Python in Practice: Create Better Programs Using Concurrency, Libraries, and Patterns (Developer’s Library)
“Whether you are an experienced programmer or are starting your career, Python in Practice is full of valuable advice and example to help you improve your craft by thinking about problems from different perspectives, introducing tools, and detailing techniques to create more effective solutions.”
–Doug Hellmann, Senior Developer, DreamHost
If you’re an experienced Python programmer, Python in Practice will help you improve the quality, reliability, speed, maintainability, and usability of all your Python programs.
Mark Summerfield focuses on four key themes: design patterns for coding elegance, faster processing through concurrency and compiled Python (Cython), high-level networking, and graphics. He identifies well-proven design patterns that are useful in Python, illuminates them with expert-quality code, and explains why some object-oriented design patterns are irrelevant to Python. He also explodes several counterproductive myths about Python programming–showing, for example, how Python can take full advantage of multicore hardware.
All examples, including three complete case studies, have been tested with Python 3.3 (and, where possible, Python 3.2 and 3.1) and crafted to maintain compatibility with future Python 3.x versions. All code has been tested on Linux, and most code has also been tested on OS X and Windows. All code may be downloaded at www.qtrac.eu/pipbook.html.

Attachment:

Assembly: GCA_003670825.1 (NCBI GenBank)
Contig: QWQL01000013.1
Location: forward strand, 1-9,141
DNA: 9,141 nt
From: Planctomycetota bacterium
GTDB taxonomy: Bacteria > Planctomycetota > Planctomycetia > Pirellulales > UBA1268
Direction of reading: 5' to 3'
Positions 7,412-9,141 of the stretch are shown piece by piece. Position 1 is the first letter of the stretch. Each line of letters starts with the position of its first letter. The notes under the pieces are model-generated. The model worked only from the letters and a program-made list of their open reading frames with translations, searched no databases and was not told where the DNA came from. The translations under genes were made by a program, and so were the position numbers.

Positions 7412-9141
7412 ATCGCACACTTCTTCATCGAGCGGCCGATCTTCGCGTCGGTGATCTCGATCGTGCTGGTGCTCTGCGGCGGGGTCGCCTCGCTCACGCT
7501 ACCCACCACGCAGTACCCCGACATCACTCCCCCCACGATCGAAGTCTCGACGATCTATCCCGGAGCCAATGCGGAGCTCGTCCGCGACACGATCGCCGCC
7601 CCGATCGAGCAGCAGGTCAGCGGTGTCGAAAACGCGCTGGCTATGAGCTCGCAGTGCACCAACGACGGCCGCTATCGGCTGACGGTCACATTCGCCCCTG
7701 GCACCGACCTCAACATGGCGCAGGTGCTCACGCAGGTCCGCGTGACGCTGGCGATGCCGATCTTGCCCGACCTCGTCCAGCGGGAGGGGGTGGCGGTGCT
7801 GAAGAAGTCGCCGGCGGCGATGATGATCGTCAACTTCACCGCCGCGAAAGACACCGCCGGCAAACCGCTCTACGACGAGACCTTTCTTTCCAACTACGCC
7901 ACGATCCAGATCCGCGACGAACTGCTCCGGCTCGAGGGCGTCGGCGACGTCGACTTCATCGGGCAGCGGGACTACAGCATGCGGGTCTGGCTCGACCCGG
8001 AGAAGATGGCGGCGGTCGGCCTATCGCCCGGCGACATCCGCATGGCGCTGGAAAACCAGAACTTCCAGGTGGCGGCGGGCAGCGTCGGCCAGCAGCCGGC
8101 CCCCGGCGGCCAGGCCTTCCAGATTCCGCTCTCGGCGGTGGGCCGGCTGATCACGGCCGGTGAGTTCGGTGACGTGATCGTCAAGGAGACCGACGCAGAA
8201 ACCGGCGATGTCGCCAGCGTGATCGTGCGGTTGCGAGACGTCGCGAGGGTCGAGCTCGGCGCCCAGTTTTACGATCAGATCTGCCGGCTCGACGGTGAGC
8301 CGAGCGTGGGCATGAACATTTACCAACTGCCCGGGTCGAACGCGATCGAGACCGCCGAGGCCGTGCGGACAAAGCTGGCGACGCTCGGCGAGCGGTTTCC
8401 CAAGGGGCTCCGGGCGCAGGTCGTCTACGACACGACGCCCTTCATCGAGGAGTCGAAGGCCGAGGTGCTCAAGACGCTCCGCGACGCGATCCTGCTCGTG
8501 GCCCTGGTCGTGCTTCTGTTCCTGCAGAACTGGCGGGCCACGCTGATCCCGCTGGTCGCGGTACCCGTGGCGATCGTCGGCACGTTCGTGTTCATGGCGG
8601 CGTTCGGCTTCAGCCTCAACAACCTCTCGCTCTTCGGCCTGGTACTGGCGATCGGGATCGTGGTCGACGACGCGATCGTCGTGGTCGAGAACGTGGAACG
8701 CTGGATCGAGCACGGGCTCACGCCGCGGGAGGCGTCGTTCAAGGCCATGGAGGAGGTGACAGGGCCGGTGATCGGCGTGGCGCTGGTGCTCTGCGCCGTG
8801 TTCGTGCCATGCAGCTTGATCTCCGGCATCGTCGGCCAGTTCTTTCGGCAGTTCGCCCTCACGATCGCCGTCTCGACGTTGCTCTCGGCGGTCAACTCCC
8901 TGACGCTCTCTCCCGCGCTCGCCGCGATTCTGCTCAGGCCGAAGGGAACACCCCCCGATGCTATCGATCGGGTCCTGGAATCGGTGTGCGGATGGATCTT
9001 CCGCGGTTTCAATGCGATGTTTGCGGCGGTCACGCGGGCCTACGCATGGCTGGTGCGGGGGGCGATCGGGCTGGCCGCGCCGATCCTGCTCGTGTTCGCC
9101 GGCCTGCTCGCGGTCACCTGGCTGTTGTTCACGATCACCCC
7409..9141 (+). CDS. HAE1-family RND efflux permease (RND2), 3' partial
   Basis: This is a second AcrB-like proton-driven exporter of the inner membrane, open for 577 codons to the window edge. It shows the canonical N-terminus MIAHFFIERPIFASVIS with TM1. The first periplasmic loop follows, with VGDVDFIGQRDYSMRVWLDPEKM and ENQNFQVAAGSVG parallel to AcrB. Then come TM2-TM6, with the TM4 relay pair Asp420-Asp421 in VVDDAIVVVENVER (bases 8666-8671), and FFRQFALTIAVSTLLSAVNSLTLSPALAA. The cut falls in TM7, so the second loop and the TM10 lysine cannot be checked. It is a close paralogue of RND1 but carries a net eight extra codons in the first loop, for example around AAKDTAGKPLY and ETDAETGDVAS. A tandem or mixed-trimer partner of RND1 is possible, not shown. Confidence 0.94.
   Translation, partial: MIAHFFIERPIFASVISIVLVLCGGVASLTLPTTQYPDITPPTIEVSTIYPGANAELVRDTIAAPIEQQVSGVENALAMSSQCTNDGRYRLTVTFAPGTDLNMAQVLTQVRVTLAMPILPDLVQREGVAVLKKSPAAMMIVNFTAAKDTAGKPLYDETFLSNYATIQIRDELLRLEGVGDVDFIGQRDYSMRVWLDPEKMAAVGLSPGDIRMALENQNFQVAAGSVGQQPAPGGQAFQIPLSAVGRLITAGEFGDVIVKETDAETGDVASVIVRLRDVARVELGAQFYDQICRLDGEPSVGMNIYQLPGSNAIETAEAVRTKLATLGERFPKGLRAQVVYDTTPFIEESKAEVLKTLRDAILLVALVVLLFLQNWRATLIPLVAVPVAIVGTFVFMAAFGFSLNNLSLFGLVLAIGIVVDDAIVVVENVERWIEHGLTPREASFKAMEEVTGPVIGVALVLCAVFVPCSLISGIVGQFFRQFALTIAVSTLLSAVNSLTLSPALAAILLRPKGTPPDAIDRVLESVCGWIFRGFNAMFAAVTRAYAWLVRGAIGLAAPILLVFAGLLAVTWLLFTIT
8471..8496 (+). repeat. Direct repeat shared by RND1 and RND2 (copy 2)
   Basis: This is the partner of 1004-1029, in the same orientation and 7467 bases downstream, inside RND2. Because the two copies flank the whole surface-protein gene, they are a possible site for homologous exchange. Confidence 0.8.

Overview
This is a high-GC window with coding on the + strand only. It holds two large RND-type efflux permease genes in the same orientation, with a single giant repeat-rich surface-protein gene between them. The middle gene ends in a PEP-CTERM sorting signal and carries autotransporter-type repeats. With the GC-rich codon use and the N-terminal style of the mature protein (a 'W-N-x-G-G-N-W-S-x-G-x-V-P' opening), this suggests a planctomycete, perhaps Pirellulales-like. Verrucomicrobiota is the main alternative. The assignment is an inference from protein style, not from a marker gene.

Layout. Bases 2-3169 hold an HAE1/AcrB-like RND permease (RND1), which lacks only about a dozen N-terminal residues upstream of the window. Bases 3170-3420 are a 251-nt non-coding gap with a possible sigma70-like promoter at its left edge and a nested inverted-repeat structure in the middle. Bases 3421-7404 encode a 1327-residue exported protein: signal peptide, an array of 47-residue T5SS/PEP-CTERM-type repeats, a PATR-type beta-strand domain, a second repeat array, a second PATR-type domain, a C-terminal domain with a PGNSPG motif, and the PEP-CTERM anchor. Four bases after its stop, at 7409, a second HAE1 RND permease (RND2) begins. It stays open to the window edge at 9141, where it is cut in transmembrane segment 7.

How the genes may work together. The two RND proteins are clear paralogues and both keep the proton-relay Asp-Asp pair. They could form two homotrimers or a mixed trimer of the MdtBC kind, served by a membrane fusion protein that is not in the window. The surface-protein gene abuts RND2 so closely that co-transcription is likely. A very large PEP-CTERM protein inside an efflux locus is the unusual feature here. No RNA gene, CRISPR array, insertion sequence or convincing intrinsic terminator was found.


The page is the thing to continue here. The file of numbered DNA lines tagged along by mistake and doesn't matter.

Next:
- Leveraging Python’s most effective creational, structural, and behavioral design patterns
- Supporting concurrency with Python’s multiprocessing, threading, and concurrent.futures modules
- Avoiding concurrency problems using thread-safe queues and futures rather than fragile locks
- Simplifying networking with high-level modules, including xmlrpclib and RPyC
- Accelerating Python code with Cython, C-based Python modules, profiling, and other techniques
- Creating modern-looking GUI applications with Tkinter
- Leveraging today’s powerful graphics hardware via the OpenGL API using pyglet and PyOpenGL